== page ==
9. A method as in claim 1 wherein fabricating the integrated circuit devices in the integrated circuit regions comprises fabricating the integrated circuit devices on a top surface of the wafer; and
wherein forming a plurality of vias in the edge portions comprises forming vias that have an opening in the top surface of the wafer but do not pass completely through the wafer.
10. A method as in claim 9 further including removing a portion of the back surface of the wafer to expose a bottom surface of the electrical contacts.
Description
CROSS REFERENCE TO RELATED APPLICATIONS

This application is a divisional of pending U.S. patent application Ser. No. 11/389,412, filed Mar. 23, 2006, entitled “Surface Mountable Direct Chip Attach Device And Method Including Integral Integrated Circuit,” which incorporated herein by reference in its entirety.

TECHNICAL FIELD

The invention described herein relates generally to silicon die, and more particularly a silicon die integrally fabricated as part of a surface mountable chip.

BACKGROUND

Common microelectronics packaging involves attaching a chip onto a package or leadframe, wirebonding the chip contacts to the package contacts and then either molding or hermetically sealing the package. The packaged chip is then suitable to be put into its final application, whether that be placed in a socket or soldered to a board. The advantages of this general method are found in the finished parts durability and reliability. These types of packages lend mechanical and environmental protection to the chip within.

Although useful in their own way, such packages have certain limitations and improvements that can be made. The most notable difficulties these packages have are their large size as compared to the chip size, cost of manufacture and cycle time for production. Accordingly, what is needed is a method and apparatus for fabricating an integrated structure including both the IC and the electrical contacts on the same substrate so that the chip can be put directly into its final use without the use of wirebonding. The device will be a solderable surface mounted IC. The inventor of the present invention contemplates such a surface mountable IC device.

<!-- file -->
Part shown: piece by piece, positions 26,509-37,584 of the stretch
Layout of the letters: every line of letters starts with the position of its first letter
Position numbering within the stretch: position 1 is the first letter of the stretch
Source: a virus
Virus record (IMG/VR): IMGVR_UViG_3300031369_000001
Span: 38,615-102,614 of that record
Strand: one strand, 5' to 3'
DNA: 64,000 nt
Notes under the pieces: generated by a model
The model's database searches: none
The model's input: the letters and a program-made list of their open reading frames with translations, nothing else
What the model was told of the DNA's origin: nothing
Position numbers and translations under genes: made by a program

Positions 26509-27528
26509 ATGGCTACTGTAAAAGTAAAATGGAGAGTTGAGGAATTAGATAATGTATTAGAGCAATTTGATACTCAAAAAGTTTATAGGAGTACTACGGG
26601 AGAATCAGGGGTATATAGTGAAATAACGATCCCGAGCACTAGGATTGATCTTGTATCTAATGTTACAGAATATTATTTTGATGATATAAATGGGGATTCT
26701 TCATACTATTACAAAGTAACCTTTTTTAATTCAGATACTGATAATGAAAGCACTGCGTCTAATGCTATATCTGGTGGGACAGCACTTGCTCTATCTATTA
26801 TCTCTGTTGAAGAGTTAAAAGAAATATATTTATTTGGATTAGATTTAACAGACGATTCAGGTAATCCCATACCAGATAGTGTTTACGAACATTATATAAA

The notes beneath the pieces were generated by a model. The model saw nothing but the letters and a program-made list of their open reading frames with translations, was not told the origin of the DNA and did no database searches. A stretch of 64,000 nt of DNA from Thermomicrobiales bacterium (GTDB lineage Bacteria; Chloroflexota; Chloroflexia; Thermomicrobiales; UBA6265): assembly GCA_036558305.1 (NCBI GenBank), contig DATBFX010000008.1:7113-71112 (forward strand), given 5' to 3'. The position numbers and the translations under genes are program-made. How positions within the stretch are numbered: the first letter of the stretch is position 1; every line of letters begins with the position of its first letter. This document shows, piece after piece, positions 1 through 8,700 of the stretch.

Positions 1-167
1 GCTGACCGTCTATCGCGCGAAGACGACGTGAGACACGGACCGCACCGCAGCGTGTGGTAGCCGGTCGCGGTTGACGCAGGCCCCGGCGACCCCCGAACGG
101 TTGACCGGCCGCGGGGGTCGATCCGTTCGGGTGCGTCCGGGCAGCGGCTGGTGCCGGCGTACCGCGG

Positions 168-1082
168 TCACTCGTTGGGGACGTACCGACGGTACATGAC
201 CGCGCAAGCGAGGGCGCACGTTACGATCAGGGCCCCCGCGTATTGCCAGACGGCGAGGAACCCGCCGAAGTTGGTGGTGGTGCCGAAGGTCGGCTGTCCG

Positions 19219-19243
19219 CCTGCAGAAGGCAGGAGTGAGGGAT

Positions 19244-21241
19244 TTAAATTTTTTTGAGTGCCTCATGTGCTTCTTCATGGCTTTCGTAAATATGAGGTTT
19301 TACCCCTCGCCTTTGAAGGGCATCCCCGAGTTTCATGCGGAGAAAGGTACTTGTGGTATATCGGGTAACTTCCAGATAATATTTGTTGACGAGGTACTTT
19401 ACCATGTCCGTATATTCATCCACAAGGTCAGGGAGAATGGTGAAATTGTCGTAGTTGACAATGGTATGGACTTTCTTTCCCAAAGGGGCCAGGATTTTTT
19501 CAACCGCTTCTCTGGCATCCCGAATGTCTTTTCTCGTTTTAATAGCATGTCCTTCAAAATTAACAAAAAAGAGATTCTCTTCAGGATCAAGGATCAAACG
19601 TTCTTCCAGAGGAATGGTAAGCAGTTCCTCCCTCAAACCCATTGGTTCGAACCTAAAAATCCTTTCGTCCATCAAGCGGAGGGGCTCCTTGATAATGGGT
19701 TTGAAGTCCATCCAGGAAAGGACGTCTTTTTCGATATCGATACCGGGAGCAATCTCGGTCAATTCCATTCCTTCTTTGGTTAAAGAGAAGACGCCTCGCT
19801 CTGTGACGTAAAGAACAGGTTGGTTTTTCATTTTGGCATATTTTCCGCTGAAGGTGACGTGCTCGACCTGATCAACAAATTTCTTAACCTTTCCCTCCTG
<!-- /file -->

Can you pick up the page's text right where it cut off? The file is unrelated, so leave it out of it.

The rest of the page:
SUMMARY OF THE INVENTION

In accordance with the principles of the present invention, the invention includes, among other things, an integrated chip carrier and integrated circuit and methods for its fabrication.

The present invention is directed structure and method for fabrication of a leadless chip carrier. The following description contains specific information pertaining to various embodiments and implementations of the invention. One skilled in the art will recognize that the present invention may be practiced in a manner different from that specifically discussed in the present application. Moreover, some of the specific details of the invention are not discussed in order not to obscure the invention. The specific details not described in the present application are within the knowledge of a person of ordinary skills in the art. The drawings in the present application and their accompanying detailed description are directed to merely example embodiments of the invention. To maintain brevity, other embodiments of the invention that use the principles of the present invention are not specifically described in the present application and are not specifically illustrated by the present drawings.